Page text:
Most seminary graduates must be married in order to even be considered as a candidate for a pastoral position. Given the climate of Protestant Christianity in America, an unmarried male pastor would be suspect. He would be thought to be gay or a predator. Christians have a knack for demeaning singleness, causing unmarried people to feel useless or out of step with God. Marriage, in contrast, is held up as God’s highest good. It is thought to show that we truly are walking with God.
How damaging is this to those who are single?
Yes, God can work in marriage. But He can work in the midst of singleness just as much. Marriage may be a step toward achieving the American Dream, but is not God’s dream for everyone. God has a unique plan for each life—and it might include singleness (for a period, or perhaps for life).
Americans are waiting longer to get married, or are choosing not to get married in far greater numbers than ever before. Statistically, singles make up an increasing percentage of the adult population. If the church refuses to grant singles a place, on a par with couples, it will lose out on a major portion of the gifts God gave to the church. Singles are whole people, not semi-persons waiting for real life to start with marriage.
And what if the women who stopped talking to me when they found out I was single were right? What if I had been a lesbian? Is marriage the “solution” they would recommend? The best-known organization that advocated reparative therapy as an attempt to change gays to straights has renounced such advocacy. The organization’s head apologized and repented. He pointed to the great harm that was done, and the organization disbanded. It is wrong to pressure gays to marry, to pretend to be heterosexual, as if that shows they are healed and acceptable.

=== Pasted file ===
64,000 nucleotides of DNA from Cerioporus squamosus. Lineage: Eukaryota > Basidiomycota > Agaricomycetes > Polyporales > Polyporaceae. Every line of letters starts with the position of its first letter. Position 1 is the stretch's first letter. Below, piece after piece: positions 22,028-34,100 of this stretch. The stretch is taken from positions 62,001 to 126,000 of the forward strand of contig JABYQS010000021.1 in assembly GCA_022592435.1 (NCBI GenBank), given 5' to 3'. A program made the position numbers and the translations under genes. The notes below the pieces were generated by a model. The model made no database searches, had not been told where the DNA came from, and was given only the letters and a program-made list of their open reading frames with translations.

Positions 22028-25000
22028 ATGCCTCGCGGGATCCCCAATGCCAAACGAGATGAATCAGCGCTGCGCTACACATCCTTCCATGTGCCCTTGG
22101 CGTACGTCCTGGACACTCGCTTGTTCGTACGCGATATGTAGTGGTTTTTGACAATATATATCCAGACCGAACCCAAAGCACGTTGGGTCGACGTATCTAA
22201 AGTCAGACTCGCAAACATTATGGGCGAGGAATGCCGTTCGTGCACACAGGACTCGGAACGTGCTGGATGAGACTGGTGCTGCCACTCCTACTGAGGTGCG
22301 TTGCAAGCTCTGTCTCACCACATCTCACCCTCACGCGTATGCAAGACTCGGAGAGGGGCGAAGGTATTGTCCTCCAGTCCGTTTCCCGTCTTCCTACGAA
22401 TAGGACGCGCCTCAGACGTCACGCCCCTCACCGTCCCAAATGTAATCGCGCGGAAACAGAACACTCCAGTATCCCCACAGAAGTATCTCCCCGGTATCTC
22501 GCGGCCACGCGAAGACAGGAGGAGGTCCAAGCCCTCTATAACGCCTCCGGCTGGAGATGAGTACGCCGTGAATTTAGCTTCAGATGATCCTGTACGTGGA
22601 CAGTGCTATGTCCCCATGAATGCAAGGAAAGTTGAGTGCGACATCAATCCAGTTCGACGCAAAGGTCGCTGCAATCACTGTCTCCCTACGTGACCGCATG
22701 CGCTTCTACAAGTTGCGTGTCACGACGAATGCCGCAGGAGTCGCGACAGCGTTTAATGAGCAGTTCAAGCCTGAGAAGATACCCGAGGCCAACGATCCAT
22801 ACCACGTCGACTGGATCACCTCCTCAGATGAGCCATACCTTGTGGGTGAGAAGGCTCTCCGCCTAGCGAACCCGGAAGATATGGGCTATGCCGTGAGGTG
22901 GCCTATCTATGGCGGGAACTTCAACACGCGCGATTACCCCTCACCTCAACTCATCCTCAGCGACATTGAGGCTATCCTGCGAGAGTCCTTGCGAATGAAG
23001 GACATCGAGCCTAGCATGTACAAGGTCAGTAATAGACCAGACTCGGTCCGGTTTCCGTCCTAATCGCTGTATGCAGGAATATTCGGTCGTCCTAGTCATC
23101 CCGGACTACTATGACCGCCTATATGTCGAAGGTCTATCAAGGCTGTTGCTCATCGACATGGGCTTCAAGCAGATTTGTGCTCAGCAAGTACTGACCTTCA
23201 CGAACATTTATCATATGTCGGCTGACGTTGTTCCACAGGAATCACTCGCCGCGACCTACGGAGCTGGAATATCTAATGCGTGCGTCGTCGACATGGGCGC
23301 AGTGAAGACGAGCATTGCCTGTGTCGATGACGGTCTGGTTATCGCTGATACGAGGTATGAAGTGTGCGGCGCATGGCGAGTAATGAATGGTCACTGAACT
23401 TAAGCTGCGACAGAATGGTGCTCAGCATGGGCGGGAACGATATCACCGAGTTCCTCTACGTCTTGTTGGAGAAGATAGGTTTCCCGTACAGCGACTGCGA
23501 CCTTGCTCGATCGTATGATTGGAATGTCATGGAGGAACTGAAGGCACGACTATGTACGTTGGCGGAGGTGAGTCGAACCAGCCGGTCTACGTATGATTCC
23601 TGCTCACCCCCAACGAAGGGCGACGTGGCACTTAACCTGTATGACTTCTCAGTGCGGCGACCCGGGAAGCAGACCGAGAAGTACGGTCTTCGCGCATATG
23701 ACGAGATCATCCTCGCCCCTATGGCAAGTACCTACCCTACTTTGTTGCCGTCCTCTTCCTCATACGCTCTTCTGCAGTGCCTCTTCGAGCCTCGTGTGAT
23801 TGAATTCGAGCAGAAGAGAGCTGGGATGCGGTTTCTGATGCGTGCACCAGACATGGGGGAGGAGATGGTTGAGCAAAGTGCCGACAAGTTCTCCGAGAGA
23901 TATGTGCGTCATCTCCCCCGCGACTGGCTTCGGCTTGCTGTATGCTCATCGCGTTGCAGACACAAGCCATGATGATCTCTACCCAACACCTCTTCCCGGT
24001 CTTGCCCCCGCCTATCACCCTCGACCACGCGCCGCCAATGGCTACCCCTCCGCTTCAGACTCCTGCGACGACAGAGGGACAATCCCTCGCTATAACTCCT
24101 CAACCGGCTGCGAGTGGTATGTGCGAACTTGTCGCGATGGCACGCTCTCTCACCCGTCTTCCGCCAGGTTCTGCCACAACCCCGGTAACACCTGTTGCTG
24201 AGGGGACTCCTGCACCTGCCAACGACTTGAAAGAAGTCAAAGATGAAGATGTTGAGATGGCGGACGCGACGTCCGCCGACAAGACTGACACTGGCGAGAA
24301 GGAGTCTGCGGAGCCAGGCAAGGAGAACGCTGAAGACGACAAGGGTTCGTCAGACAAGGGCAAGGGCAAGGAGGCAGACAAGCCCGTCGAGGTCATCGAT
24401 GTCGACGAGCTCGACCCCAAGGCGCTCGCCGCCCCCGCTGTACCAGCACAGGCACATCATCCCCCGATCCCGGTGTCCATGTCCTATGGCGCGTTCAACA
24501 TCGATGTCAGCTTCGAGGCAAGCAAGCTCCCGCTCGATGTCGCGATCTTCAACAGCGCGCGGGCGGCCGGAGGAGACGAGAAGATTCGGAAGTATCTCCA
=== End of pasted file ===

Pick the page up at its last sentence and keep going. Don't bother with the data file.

The church must also not pressure young adults to rush into marriage. In too many cases, young people don’t know themselves yet. They aren’t ready to enter into something as serious as marriage. Pressuring young people into marriage will do nothing but lead to more heartbreak and divorce. (Although I’m not saying this is the case in every young marriage. There are many that work out, but just as many that fail).
We must offer people an alternative to the idolatry of marriage. We must teach everyone that singles are whole in and of themselves because God made each individual in His image. A man does not complete a woman, and neither does a woman complete a man. Each person, not just each couple, is a vital part of the church. God has a plan for each person, single or married.
God completes us when we find our identity and our worth in Him.
Real life comes when we embrace the here and now and serve God with joy and passion.
We should be pursuing Christ, not marriage. We should allow people to be who God made them to be, not pressure them to conform to our definition of what a “mature adult” does. We should be pursuing His love that can change each one of us in profound ways—single or married.